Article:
The All-New 2006

Wednesday, 11 January 2006 — 7:45pm | Film

In my article in Tuesday’s Gateway, “A poor 2005 hopefully means roadkill for contrived animation”, you’ll notice the glaring omission of any mention of Cars. This was, to the extent that I was trying to make an argument in a limited amount of space, intentional. To be honest, in spite of my pessimism about animation in 2006, I can think of maybe four feature films between now and December that I’m dying to see, and two of them are fully CG. In case you are curious, they are Cars, V For Vendetta, The Fountain and Flushed Away. On the first and the last: it’s clear to me that Pixar and Aardman are playing in a whole other league than virtually everybody else in the movie business, never mind the animated one. I don’t do their films the indignity of lumping them in categorical industry trends.

The Fountain is a sci-fi written and directed by Darren Aronofsky. He ditched the now-cancelled Watchmen to do it, and I mean, he’s Darren Aronofsky. Don’t argue with this one. As for V For Vendetta, the word from early screenings in December is that it’s everything a fan of the Alan Moore graphic novel hoped it would be, unless his name was Alan Moore. Beyond wanting to see a good movie based on a majestic fugue on fascism and anarchic terrorism, I want to see it succeed if only to get Watchmen back on the drawing board.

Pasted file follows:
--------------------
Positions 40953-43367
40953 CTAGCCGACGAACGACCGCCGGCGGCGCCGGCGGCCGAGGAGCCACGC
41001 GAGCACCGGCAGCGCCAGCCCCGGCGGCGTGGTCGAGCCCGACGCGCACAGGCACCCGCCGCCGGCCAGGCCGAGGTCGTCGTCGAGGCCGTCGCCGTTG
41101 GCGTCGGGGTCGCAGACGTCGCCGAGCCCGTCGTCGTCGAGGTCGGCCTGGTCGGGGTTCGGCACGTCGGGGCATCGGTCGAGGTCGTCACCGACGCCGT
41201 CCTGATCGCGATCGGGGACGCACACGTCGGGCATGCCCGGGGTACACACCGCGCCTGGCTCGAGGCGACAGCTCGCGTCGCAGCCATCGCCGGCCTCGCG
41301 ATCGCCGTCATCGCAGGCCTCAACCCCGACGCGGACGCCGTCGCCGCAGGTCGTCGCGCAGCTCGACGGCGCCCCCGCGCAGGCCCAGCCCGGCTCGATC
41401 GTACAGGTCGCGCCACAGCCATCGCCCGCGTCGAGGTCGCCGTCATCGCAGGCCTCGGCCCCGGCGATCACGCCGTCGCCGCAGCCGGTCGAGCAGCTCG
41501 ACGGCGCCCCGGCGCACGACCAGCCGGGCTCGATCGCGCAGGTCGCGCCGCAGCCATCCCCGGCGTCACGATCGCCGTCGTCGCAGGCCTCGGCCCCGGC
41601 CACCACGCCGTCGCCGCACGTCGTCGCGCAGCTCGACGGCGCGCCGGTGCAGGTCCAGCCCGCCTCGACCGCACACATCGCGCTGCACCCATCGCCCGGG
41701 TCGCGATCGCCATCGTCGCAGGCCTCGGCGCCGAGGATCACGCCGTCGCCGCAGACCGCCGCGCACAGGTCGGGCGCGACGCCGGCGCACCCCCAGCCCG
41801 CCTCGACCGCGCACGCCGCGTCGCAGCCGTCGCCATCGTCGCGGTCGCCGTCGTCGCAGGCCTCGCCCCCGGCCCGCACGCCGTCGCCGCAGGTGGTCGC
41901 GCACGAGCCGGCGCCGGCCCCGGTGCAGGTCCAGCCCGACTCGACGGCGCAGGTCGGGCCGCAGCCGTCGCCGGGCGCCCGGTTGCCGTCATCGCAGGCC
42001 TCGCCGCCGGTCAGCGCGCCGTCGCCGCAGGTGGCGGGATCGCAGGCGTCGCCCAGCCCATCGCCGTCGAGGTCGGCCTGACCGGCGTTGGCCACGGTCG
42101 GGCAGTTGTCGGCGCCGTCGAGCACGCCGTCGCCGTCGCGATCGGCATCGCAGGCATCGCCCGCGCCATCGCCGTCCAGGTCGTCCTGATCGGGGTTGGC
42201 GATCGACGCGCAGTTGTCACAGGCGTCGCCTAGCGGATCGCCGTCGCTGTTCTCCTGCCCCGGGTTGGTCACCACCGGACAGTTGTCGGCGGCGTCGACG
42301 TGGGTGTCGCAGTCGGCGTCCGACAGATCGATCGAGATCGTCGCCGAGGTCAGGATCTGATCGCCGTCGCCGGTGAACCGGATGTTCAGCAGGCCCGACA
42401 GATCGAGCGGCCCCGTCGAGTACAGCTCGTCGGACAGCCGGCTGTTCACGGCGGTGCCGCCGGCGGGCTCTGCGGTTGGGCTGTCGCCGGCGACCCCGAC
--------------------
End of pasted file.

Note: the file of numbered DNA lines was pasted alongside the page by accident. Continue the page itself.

Only four? This would make 2006 one of the least exciting years in film I’ve ever had the displeasure of seeing emerge from the horizon, but it is in large part due to lack of information. Movie seasons are so end-loaded now that August would be a much better time to roll out lists of the most anticipated films in the twelve months to come, since the December deluge has something to show for itself and next summer’s schedules are usually set by then.

There are a number of movies about which I am very curious, and in the absence of heartfelt anticipation I think I’ll list a few.

There’s Che, directed by Steven Soderbergh and starring Benicio Del Toro as everybody’s favourite guerrilla T-shirt icon. I’ve always thought of Soderbergh as hit-and-miss, and to this day I maintain that Erin Brockovich is a piece of crap, but this feels like the perfect subject matter for a reunion between him and the star of Traffic. The way things are looking, though, this won’t make it to the screen until 2007.

Then there’s The Departed, the remake of the Hong Kong modern classic Infernal Affairs with Leonardo DiCaprio sitting in for Tony Leung and Matt Damon replacing Andy Lau (or maybe the other way around), and Jack Nicholson and Martin Sheen as their bosses. I’d normally pay this no mind – Infernal Affairs is probably the best cop drama I’ve ever seen, and I’d much rather see it get an untampered distribution deal over on these shores – but on the strength of the cast, and with Martin Scorsese in the director’s chair, I couldn’t possibly neglect it.